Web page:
Edited from a journal entry I wrote upon arriving back from a documentary filmmaking trip to Haiti one year ago:
It seems obvious now. Of course I should be here back in my bed, the rustling of wind through the trees outside my window and the faint sound of a TV downstairs. But kneeling in that airport two days ago, it was anything but.
We had arrived at the Port-Au-Prince airport on time for our flight back to the States, but found ourselves facing massive, immobilized lineups. Our trip coordinator spoke to airport personnel, and they walked us to past throngs of desperate-looking people to the front of a line, ID badges swinging around our necks, exuding the aura of wealthy foreigners.
But even this new line was a mystery. There was no attendant helping people at the front of it, and it didn’t lead to the correct airline check-in. It was here we learned from some fellow line-standers that the airport computers had crashed due to flooding a few days earlier. Because of the systems failure, no one could give us a definite answer on the status of our flight; one said it was delayed, another said it was on time, another said it was canceled. One Haitian-American said she had been stranded there for three days: “This was my first trip to see my home country, and it’s going to be my last!”
This wasn’t our first tangle with the effects of the flood: a few days prior we found ourselves driving a Suzuki down a road that had transformed itself into a Viennese waterway, and we only escaped by pulling off a harrowing 3-point turn in the middle of a two-way lineup of cars and motorcycles and a foot of garbage-filled water flowing underneath us. I had managed to enjoy the journey pretty well thus far, logistics issues and all – whether from mental fortitude or ignorance, I’m not sure.
But for some reason, the possibility that we could miss our flight and be stranded in Haiti for another day or two was much more difficult to grapple with than driving through a flood. This seemed odd to think about now – it’s not like our lives were at risk. I found myself wondering why this was the problem that threw me into a horrible mood. Was it was because we were so close to the finish line? Was it just the final straw in a long list of staggering infrastructural and logistical problems we had faced?
It took me awhile, but I finally pinpointed the source. The anguish was coming from the unsettling realization of how little we Americans really have control over. How cash-filled pockets, university degrees and self-help podcasts only go so far in the grand scheme of things. I was, in fact, feeling entitlement. Something I had zero right to claim.
It was then that I believe I began to understand the gravity behind the Helen Keller quote: “Security is mostly a superstition. It does not exist in nature, nor do the children of men as a whole experience it. Life is either a daring adventure, or it is nothing.”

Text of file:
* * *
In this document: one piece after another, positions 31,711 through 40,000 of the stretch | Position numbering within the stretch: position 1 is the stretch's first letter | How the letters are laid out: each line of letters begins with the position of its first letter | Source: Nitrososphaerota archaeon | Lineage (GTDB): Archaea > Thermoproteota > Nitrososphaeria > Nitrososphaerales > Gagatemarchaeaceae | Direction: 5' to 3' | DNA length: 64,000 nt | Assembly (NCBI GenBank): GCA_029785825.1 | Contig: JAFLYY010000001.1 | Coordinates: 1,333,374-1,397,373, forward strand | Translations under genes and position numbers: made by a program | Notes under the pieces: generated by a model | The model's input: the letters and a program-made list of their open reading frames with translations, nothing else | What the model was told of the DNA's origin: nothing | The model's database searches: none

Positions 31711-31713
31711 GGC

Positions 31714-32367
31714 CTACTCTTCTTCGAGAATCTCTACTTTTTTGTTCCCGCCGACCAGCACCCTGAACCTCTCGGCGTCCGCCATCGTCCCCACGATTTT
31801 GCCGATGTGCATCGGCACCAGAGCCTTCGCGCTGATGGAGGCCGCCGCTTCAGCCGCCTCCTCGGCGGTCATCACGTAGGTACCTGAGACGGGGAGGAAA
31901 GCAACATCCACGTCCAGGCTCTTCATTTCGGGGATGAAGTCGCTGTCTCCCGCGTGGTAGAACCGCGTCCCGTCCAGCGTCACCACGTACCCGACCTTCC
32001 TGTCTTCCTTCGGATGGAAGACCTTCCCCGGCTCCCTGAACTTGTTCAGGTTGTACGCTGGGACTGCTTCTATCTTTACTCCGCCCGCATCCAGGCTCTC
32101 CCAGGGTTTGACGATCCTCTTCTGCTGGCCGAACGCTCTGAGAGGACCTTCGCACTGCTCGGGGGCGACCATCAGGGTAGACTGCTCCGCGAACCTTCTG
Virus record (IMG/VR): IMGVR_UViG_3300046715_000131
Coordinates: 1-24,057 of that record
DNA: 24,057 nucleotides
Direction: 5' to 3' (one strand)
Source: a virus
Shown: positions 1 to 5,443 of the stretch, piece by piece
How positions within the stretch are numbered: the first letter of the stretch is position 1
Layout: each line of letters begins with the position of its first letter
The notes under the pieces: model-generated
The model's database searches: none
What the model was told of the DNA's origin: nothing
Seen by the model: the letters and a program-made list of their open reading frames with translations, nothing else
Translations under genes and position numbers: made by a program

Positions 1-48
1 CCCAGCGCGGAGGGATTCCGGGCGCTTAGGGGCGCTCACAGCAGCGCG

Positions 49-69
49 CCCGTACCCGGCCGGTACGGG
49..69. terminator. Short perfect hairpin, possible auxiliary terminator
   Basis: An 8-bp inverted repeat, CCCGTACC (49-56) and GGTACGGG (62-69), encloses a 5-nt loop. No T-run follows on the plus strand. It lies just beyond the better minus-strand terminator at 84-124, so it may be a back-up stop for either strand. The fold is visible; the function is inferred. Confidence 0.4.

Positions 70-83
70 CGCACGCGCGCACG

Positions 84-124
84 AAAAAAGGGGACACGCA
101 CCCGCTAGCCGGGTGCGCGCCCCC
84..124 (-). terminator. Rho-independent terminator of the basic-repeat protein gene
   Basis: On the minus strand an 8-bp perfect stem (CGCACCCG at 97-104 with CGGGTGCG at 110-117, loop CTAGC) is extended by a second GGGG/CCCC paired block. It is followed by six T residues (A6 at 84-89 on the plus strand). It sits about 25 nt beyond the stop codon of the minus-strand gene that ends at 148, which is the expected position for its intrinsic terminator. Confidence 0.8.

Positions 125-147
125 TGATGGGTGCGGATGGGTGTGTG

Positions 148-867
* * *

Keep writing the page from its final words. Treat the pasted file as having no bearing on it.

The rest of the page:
I had to acknowledge that if we didn’t make it out of the airport that day, we would simply be joining a long list of worn-out passengers who had every right to get where they were going, but had fallen victim to poverty and infrastructure problems which had, in many ways, been caused by the intervention of Western countries.
So I knelt between the line dividers, and decided that even if our flight didn’t leave that day, I’d be okay. Heck, who was I kidding – I didn’t even have work the next day anyway.
Shortly thereafter, an airport official returned to us, gave us our airline tickets, and sent us through security. Our flight had been delayed, but we somehow arrived back home only a few hours after our scheduled time.
So I am here again, quietly in my own bed. With the passage of time having numbed the feeling of desperation, it’s so tempting to act like this outcome was obvious. Like, when have I not come out of a predicament ok?
But when I think back to being in that line-up, tearing up at what then seemed a distant hope that I’d be exactly where I am now, I am forced to acknowledge the fragile, tiny pathways through which our past travels in order to arrive at the vast opportunities of the present. It’s a incredible to consider how many of those pathways are created by things that we have no control over; things we have no right to claim, but do anyway.
This experience was another wake-up call for me to take nothing for granted. Sure, there’s something to be said for being prepared, working hard, and doing your research. But I am also starting to see why Ecclesiastes 9:11 says:
The race is not to the swift
or the battle to the strong,
nor does food come to the wise
or wealth to the brilliant
or favor to the learned;
but time and chance happen to them all.
I don’t know how to respond to the staggering inequality that exists outside the periphery of many of our immediate lives, and I do hope to continue that conversation. But I hope that for now, at the very least, I can take the lesson to remain humbly grateful for those times when things work out in our favor, and prepare to face with resilience the times when they may not.